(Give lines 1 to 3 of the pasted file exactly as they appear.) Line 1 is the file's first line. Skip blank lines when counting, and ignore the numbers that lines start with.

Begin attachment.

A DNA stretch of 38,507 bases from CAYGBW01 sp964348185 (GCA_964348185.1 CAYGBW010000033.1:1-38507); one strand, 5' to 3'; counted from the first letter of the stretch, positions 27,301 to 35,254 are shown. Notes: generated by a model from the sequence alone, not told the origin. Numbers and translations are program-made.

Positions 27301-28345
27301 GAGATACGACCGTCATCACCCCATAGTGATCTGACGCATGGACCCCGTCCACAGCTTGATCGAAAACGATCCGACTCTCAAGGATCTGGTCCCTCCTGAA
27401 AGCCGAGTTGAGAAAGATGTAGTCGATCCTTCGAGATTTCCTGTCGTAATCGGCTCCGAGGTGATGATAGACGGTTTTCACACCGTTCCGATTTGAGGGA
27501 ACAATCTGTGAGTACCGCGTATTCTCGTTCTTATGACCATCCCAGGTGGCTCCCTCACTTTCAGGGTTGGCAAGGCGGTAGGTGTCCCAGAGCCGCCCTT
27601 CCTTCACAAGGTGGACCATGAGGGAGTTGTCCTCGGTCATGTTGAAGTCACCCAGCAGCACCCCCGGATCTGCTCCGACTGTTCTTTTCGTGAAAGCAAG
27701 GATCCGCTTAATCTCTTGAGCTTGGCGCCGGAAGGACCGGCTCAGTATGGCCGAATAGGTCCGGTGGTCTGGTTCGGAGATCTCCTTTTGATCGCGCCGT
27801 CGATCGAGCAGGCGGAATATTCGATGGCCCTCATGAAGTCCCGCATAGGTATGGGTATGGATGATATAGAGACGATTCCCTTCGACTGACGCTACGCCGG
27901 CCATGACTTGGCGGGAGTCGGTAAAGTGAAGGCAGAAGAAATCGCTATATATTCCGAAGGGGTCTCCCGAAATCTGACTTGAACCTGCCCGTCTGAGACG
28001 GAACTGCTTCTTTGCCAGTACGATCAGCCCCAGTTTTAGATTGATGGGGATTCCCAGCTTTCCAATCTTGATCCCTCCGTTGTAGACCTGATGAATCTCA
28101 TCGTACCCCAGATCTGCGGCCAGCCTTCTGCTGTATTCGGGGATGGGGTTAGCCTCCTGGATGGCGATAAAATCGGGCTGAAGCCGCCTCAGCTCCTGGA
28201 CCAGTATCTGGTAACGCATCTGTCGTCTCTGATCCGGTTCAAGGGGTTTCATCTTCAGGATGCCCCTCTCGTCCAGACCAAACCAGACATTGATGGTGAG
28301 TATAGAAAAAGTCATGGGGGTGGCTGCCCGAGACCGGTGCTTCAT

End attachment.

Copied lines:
A DNA stretch of 38,507 bases from CAYGBW01 sp964348185 (GCA_964348185.1 CAYGBW010000033.1:1-38507); one strand, 5' to 3'; counted from the first letter of the stretch, positions 27,301 to 35,254 are shown. Notes: generated by a model from the sequence alone, not told the origin. Numbers and translations are program-made.

Positions 27301-28345
27301 GAGATACGACCGTCATCACCCCATAGTGATCTGACGCATGGACCCCGTCCACAGCTTGATCGAAAACGATCCGACTCTCAAGGATCTGGTCCCTCCTGAA